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Cloud Cost Optimization: 7 Best Practices For Reducing Your Cloud Bills

Cloud Cost Optimization

researchHQ’s Key Takeaways:

  • Cloud cost optimization is the process of reducing overall cloud expenditure by identifying mismanaged resources, eliminating waste, reserving capacity for higher discounts and right-sizing computing services to scale.
  • Finding unused or unattached resources and identifying and consolidating idle resources are two early steps in cloud cost optimization.
  • Heat maps can provide useful information that can guide in establishing start and stop times to reduce costs.
  • Investing in AWS Reserved Instances (RIs) or Azure Reserved VM Instance (RIs) can allow companies to take full advantage of potential discounts and therefore optimize savings.
  • While multi-cloud solutions may prevent vendor lock-in, they have the risk of losing potential volume discounts by a single cloud vendor.

 

What is Cloud Cost Optimization?

Cloud cost optimization is the process of reducing your overall cloud spend by identifying mismanaged resources, eliminating waste, reserving capacity for higher discounts, and Right Sizing computing services to scale.

The cloud offers organizations unlimited scalability and lower IT costs by only charging for the resources you use. But the truth about Amazon Web Services (AWS) pricing and Microsoft Azure pricing is that cloud customers are charged for the resources they order, whether they use them or not. In their recent report, How to Identify Solutions for Managing Costs in Public Cloud IaaS, Gartner analysts Brandon Medford and Craig Lowery estimate that as much as 70% of cloud costs are wasted. Fortunately, there are many best practices for cloud cost optimization.

 

Check out our guide to cloud cost management.

 

7 Cloud Cost Optimization Best Practices

1. Find Unused or Unattached Resources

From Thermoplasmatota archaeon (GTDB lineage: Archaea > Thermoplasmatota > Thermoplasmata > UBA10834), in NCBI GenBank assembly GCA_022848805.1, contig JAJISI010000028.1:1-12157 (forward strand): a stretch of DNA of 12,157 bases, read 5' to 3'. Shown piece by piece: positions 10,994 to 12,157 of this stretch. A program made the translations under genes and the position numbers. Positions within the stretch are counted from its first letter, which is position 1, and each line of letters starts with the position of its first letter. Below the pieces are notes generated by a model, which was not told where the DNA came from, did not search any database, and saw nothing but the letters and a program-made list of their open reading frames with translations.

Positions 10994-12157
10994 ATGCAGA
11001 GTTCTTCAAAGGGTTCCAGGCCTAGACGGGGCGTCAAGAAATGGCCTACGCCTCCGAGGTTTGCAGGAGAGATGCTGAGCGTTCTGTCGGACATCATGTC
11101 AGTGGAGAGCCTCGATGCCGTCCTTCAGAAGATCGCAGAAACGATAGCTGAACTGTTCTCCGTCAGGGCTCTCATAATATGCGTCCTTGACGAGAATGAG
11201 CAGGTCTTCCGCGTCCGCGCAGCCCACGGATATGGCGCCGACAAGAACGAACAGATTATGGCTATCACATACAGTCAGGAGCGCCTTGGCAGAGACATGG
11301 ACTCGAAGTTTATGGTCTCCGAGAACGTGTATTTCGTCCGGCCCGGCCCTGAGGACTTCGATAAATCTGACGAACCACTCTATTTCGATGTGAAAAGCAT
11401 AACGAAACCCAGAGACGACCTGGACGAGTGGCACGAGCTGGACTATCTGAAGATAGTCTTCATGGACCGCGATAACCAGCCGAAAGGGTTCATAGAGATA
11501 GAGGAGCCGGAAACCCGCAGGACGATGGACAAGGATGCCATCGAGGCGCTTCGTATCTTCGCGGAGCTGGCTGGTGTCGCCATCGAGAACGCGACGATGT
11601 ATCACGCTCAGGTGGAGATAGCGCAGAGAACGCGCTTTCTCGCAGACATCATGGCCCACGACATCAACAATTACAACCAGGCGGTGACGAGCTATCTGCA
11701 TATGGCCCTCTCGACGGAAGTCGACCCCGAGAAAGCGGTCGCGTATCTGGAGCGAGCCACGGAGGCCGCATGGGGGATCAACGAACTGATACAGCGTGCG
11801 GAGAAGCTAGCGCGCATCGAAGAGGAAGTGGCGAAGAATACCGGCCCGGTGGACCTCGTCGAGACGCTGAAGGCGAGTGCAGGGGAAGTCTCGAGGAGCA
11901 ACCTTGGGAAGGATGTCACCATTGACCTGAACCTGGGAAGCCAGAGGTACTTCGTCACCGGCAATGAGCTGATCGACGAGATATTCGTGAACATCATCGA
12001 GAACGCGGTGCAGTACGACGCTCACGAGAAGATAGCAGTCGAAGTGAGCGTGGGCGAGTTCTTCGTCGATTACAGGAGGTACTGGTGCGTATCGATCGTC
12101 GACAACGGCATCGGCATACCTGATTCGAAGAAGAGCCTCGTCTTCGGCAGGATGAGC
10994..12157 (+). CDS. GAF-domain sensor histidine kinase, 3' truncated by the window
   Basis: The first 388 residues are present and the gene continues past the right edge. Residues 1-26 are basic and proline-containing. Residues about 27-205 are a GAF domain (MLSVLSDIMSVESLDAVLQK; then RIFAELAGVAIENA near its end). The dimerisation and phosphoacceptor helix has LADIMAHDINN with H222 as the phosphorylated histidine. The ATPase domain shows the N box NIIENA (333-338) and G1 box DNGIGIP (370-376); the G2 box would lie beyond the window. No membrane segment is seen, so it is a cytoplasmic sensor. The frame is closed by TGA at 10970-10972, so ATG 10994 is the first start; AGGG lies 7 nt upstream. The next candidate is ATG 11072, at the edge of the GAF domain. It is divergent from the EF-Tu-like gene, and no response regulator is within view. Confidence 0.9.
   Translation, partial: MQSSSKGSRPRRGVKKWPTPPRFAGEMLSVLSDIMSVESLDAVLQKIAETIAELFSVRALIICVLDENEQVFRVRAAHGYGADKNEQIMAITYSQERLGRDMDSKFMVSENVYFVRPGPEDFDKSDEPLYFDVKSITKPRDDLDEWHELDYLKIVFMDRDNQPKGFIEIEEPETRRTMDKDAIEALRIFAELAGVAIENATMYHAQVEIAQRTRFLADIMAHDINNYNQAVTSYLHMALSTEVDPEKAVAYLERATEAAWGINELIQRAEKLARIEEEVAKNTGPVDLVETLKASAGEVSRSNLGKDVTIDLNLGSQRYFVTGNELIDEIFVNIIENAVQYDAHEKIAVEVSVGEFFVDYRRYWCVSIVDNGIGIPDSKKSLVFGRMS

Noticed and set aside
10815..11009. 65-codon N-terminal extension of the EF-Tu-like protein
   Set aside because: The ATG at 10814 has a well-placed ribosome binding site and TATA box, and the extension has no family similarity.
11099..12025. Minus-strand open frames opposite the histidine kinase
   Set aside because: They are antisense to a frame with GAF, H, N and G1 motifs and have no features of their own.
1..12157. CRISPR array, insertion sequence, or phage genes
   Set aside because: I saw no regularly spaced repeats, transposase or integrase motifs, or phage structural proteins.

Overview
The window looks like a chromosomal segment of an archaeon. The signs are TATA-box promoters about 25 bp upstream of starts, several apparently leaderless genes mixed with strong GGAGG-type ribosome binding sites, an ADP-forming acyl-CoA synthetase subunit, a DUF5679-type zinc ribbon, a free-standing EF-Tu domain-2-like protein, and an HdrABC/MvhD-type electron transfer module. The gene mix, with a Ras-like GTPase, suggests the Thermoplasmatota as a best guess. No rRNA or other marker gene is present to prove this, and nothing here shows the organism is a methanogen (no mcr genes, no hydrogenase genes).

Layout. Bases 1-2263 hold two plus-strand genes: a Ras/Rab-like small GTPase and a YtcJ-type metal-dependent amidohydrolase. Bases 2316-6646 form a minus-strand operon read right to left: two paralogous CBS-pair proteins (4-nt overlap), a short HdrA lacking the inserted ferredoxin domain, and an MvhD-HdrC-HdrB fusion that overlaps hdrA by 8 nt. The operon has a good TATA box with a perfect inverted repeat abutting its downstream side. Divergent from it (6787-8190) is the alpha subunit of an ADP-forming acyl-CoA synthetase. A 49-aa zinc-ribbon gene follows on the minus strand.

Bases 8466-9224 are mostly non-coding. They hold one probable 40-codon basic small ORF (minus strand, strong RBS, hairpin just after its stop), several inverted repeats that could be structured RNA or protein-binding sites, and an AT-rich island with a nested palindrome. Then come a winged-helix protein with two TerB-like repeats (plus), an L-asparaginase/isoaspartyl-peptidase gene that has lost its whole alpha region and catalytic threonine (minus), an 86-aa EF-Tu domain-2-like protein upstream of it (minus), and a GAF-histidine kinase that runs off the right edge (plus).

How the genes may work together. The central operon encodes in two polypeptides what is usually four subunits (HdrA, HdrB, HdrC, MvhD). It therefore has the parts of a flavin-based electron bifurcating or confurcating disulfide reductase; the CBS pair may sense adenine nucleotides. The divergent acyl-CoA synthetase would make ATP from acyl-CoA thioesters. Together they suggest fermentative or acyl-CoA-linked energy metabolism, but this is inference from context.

The easiest way to optimize cloud costs is to look for unused or unattached resources. Often an administrator or developer might “spin up” a temporary server to perform a function, and forget to turn it off when the job is done. In another common use case, the administrator may forget to remove storage attached to instances they terminate. This happens frequently in IT departments across the company. The result is that an organization’s AWS bills and Azure bills will include charges for resources they once purchased, but are no longer using. A cloud cost optimization strategy should start by identifying unused and completely unattached resources and removing them.

2. Identify and Consolidate Idle Resources

The next step in optimizing cloud computing costs is to address idle resources. An idle computing instance might have a CPU utilization level of 1-5%. When an enterprise is billed for 100% of that computing instance, it is a significant waste. A key cloud cost optimization strategy would be to identify such instances and consolidate computing jobs onto fewer instances. In the days of data centers, administrators often wanted to operate at low utilization so they would have headroom for a spike in traffic or a busy season. It’s difficult, expensive and inefficient to add new resources in the data center. Instead, the cloud offers autoscaling, load balancing, and on-demand capabilities that allow you to scale up your computing power at any time.

3. Utilize Heatmaps

Heatmaps are important mechanisms for cloud cost optimization. A heatmap is a visual tool showing peaks and valleys in computing demand. This information can be valuable in establishing start and stop times to reduce costs. For example, heatmaps can indicate whether development servers can be safely shut down on weekends. While this could be done manually, a better option is to leverage automation to schedule instances to start and stop, optimizing costs.

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Business Challenge:We've curated the most common business challenges Optimizing spend and cost across cloud infrastructure
Stage:We've split the research process into 3 tasks Explore Solutions

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